The pharmaceutical supply chain across Africa has for decades remained fragmented, leading to sourcing and distribution challenges as well as quality concerns as fake and substandard products flood the market. Yet, these issues facing the supply chain are fixable.
Chibuzo Opara and Adham Yehia, being all too familiar with the problems of poor pharmaceutical supply chains, are planning to widen the reach of DrugStoc, an e-health drug procurement platform that eliminates these challenges by linking drug companies with institutions such as hospitals and pharmacies, in Nigeria.
DrugStoc is currently on an aggressive expansion plan to deliver quality pharmaceutical products to 100 million people within Nigeria, having just closed a $4.4 million Series A funding. The startup plans to expand into 16 states within Nigeria as it moves to grow beyond Lagos, the economic hub of the West African country. This is besides its more grandiose plan of venturing outside Nigeria into other markets within Africa.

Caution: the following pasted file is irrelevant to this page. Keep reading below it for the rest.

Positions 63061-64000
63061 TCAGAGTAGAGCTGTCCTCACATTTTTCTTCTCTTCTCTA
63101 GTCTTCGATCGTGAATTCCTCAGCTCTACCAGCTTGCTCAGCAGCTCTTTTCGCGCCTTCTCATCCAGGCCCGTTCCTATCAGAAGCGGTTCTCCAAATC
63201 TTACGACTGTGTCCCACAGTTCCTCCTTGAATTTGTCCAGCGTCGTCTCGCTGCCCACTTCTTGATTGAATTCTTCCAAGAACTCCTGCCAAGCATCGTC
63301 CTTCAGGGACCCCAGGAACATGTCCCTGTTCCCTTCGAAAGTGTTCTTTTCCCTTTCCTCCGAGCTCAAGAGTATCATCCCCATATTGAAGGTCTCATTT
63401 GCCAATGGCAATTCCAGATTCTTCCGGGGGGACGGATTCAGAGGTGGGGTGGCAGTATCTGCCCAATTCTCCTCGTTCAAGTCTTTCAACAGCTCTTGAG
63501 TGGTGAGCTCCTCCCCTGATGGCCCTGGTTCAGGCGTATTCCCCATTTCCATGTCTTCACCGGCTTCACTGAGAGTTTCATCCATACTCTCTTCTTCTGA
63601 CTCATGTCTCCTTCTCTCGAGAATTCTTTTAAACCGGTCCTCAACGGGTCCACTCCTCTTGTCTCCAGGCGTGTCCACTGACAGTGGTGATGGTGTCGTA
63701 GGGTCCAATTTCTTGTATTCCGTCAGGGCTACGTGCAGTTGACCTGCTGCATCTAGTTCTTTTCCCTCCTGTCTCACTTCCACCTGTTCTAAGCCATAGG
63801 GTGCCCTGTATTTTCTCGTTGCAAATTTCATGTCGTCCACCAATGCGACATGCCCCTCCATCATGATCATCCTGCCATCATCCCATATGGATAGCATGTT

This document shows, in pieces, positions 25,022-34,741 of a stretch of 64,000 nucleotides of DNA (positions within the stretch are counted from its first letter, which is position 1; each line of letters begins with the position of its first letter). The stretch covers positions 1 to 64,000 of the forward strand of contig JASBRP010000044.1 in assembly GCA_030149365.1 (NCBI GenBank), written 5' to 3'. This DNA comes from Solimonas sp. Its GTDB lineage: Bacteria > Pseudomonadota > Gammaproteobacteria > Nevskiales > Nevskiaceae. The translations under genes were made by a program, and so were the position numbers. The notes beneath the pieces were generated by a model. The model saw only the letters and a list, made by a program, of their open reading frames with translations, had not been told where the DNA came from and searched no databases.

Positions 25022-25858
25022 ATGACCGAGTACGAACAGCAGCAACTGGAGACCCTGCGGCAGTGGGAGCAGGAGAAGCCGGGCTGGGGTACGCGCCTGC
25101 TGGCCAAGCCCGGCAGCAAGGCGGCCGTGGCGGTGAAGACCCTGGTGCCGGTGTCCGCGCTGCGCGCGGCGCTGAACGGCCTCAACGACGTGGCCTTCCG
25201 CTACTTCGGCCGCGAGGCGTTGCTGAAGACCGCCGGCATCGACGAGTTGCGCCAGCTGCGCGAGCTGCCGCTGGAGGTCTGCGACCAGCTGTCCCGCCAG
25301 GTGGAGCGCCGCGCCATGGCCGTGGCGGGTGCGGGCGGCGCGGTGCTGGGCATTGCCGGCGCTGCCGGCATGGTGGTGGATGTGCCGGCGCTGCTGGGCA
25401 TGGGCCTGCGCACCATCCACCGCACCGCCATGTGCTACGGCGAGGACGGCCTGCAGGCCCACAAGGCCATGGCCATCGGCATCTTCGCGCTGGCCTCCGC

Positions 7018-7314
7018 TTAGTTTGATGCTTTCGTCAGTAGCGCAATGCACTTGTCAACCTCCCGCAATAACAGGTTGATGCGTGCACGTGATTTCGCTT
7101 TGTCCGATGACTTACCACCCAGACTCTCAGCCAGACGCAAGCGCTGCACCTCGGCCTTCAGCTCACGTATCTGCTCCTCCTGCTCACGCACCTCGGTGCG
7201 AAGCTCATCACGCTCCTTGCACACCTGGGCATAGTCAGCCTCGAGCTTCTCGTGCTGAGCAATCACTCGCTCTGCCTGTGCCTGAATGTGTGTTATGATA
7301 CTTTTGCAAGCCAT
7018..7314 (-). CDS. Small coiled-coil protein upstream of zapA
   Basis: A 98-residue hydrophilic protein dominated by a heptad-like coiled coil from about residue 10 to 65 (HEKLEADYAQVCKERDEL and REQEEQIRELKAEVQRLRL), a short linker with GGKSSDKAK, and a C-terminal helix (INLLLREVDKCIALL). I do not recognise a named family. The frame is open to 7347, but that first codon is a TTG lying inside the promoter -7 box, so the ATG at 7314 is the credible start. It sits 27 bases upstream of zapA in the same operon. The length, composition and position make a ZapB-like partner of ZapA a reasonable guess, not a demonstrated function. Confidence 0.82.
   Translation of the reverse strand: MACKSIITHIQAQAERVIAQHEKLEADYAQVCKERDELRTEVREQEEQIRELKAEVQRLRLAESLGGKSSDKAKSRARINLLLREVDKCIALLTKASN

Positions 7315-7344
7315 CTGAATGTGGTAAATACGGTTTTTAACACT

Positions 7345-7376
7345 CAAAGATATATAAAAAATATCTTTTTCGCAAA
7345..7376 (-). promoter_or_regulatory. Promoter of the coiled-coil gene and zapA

The availability of high-quality pharmaceutical products, even within Nigeria alone, means averting thousands of preventable deaths — like the loss of life linked to blood-loss during childbirth, or of children succumbing to diarrheal diseases.
“In Nigeria, we intend to expand beyond 14 million we currently serve to cover just around 100 million people. And this would be achieved by expanding to about 16 states. Once we are done with the heavy lifting from that expansion, we will be training our sights on other countries.”
DrugStoc’s funding round was led by Africa HealthCare Master Fund (AAIC). Other investors include Chicago-based venture firm Vested World, the German Development Bank (DEG) and high-net-worth individuals with a keen interest in tech-health.
“We are very excited to be part of the DrugStoc journey. The pharmaceutical market in Africa has enormous growth potential, and we are glad to back a company that is well positioned to be a key player in the sector’s growth in sub-saharan Africa,” said AAIC director, Nobuhiko Ichimiya.